Sensing the earth under my feet, I feel my heart beating to life’s flowing charge, tuning into the Great Mother. Kindling such heartfelt resonance isn’t always easy, especially when desire, ignorance or aversion are at play. As they often are. Yet Buddhism teaches us that when we are brave enough to drop any ego baggage, the mind reconnects with the heart and we will return to our true nature, calm and happy, intuitive and accepting. Aware that we humans are indivisible from our home planet, Earth; 70% water and 30% solid, the human body also shares with the planet a little known secret: that our heart is also tilted - just like Earth’s axis.
So when I heard news announced, in dramatic fatalistic media fashion, how Earth’s axis has tilted as a result of the recent Chile earthquake, my natural reaction was to enter into ‘stabilising meditation’, to focus upon breathing and calm the heart-mind. My understanding is that we, i.e. the earth, have always ‘wobbled’ with a point degree this way or that – so far with no serious misalignment, and therefore nothing to worry about. But in any whirlwind of change, a meditator’s aim is to hold firm focus and relax into the spacious heart-mind.
Where attention goes, energy flows.
The antidote for feeling insecure, fearful or unstable is to rest in love ~ pure unconditional love. To generate the heartfelt state we can share with others, it is primarily important to feel good about oneself. A simple, easy, costs-you-nothing way to create love for self is by breathing. Really. It's as simple as that. By concentrating upon breathing into our lungs the pure and conscious life-force, all goodness, light and positive prana infuse the heart-mind and body, and then exhaling toxic negativity, it naturally opens the heart, clears the mind and calms the spirit. From this tranquil state we can then generate Bodhicitta: which is the aspiration for all beings to achieve enlightenment.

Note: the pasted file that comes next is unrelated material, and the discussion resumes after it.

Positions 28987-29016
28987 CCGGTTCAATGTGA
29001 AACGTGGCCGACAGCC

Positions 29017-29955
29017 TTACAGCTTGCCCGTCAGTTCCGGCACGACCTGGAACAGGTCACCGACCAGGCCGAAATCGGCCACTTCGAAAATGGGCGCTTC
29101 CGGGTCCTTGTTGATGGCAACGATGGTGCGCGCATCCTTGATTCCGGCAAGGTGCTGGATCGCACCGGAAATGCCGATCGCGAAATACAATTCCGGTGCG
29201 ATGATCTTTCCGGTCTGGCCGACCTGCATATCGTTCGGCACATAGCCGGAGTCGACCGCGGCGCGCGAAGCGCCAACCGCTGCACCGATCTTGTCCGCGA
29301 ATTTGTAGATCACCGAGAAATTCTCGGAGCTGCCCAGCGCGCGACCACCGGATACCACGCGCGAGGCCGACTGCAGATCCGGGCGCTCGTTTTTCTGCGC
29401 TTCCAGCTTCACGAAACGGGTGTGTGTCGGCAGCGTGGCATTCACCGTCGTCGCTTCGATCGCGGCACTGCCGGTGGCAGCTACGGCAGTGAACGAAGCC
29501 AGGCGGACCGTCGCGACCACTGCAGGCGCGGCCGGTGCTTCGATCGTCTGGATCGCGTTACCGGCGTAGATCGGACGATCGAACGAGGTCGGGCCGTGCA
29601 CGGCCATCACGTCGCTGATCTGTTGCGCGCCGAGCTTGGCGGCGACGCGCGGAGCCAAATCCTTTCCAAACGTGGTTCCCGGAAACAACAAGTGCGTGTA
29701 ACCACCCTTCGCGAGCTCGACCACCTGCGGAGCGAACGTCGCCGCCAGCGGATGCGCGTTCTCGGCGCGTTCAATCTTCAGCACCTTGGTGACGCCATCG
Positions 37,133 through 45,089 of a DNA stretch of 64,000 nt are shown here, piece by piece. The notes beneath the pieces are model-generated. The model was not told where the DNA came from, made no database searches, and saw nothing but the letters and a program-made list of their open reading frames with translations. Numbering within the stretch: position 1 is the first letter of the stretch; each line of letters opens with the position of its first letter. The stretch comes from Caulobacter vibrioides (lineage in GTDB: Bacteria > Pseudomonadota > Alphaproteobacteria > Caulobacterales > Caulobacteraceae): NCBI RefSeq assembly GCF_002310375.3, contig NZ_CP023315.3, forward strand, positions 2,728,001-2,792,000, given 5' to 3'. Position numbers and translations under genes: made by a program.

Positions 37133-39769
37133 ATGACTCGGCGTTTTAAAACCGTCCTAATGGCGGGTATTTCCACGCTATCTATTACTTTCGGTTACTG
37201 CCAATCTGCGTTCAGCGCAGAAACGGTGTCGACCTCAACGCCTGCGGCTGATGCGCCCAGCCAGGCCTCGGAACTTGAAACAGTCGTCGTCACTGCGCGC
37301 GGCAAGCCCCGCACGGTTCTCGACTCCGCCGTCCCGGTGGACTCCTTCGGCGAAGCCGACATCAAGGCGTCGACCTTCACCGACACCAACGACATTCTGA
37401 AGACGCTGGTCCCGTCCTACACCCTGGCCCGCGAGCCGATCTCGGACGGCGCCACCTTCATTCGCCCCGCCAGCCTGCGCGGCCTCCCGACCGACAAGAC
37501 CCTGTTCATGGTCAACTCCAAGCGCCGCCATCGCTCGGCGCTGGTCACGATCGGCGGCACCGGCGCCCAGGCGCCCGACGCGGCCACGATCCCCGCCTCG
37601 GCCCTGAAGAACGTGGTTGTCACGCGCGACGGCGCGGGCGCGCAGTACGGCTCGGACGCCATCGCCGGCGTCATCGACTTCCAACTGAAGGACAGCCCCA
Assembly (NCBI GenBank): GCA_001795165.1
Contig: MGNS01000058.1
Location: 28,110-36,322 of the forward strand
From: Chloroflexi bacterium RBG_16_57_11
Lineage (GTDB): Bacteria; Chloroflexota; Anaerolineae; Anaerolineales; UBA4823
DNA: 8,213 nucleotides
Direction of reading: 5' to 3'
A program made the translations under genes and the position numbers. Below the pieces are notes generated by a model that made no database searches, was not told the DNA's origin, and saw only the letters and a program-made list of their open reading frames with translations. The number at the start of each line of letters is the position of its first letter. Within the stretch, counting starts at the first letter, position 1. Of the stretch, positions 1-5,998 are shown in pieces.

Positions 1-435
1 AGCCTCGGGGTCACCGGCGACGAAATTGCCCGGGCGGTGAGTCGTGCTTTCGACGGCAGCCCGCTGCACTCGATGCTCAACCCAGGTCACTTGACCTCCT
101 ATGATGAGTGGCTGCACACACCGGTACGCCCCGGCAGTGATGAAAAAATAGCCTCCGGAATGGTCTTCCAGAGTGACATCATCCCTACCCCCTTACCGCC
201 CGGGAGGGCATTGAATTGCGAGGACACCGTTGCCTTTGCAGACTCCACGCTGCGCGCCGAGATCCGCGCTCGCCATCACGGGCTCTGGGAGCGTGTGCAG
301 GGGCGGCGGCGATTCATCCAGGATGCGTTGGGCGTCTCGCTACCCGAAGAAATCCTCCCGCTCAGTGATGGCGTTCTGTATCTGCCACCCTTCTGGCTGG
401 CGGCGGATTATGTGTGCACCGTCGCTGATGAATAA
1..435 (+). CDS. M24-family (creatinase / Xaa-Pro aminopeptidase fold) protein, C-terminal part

It makes sense, then, if we can establish love and a calm mind with directed breath - and as we are so interconnected to the Earth - by the same intention, motivation and focus we can also calm Earth’s breathing, as Mother Earth also breathes with the tides, as well as inhaling at daybreak and exhaling at nightfall (with greater inhalation during periods when there is less solar activity, or depending upon where we are in the yearly cycle). Russian scientist Lugovenko defines the breathing of the Earth as "the temporary variations of a cosmo-terrestrial field," and refers to both "global" and "local" breathing. He suggests global breathing reacts to sacredness, through meditation and mantra. That we are so connected is not so surprising if we consider the inclusive noosphere. Now, more than ever, with humanity in a constant state of crisis and chaos, knowing the techniques of being able to rest in happy heart makes for a happy life - and a happy earth.
Thanks and blessings to unknown artists.